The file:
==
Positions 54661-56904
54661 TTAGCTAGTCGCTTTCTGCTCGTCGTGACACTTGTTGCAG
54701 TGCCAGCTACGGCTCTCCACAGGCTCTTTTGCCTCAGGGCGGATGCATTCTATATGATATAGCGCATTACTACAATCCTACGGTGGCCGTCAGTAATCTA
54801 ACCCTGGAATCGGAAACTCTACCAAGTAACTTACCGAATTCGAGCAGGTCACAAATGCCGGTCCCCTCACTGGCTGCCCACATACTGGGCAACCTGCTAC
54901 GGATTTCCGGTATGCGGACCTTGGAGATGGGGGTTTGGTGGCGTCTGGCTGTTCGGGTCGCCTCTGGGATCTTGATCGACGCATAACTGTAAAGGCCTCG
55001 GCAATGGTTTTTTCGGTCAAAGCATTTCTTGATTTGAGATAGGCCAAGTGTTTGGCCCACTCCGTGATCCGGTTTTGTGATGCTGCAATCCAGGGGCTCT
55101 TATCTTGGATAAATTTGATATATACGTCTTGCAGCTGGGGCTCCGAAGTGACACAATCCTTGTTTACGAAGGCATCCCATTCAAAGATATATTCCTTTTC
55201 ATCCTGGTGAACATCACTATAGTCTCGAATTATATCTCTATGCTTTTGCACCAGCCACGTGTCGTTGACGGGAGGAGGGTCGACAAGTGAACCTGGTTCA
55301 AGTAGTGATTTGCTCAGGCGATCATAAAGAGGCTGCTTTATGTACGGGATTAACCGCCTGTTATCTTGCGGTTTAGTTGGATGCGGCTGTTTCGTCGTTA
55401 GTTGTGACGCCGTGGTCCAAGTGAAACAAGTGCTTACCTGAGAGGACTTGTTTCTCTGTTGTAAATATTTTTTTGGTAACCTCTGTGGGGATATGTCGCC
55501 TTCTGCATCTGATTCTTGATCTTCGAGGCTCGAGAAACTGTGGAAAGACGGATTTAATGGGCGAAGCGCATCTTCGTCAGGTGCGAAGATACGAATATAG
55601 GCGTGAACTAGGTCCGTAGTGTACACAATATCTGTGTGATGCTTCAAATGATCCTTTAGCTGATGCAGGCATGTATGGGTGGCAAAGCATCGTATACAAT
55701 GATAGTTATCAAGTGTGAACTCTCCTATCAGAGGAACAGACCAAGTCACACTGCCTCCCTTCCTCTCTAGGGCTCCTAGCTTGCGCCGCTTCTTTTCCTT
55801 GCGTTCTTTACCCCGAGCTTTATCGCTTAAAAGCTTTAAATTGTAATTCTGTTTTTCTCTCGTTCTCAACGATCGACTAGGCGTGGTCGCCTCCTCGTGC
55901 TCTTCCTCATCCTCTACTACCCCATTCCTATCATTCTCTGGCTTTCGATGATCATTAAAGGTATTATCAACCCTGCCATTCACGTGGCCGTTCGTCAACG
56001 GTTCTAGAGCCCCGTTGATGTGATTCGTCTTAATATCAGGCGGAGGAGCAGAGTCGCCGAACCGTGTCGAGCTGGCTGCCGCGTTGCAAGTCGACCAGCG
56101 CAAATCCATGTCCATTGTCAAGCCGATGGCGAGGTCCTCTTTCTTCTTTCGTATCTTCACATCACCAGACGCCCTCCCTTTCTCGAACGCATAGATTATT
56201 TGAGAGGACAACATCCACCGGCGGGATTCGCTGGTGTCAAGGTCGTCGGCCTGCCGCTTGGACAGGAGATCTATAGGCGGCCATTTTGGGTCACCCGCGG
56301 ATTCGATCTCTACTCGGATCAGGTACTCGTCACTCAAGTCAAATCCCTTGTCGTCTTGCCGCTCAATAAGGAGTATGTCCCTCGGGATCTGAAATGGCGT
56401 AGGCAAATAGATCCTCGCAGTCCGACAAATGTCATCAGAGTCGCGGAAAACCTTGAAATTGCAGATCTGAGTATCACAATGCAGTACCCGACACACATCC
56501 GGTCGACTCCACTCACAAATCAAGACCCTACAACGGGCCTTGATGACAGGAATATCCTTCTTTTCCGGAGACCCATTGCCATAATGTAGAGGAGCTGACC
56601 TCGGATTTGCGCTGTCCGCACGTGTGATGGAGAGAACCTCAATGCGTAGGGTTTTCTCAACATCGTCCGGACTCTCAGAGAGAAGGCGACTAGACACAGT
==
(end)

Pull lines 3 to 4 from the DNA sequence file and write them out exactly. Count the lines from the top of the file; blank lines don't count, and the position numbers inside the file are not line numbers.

54701 TGCCAGCTACGGCTCTCCACAGGCTCTTTTGCCTCAGGGCGGATGCATTCTATATGATATAGCGCATTACTACAATCCTACGGTGGCCGTCAGTAATCTA
54801 ACCCTGGAATCGGAAACTCTACCAAGTAACTTACCGAATTCGAGCAGGTCACAAATGCCGGTCCCCTCACTGGCTGCCCACATACTGGGCAACCTGCTAC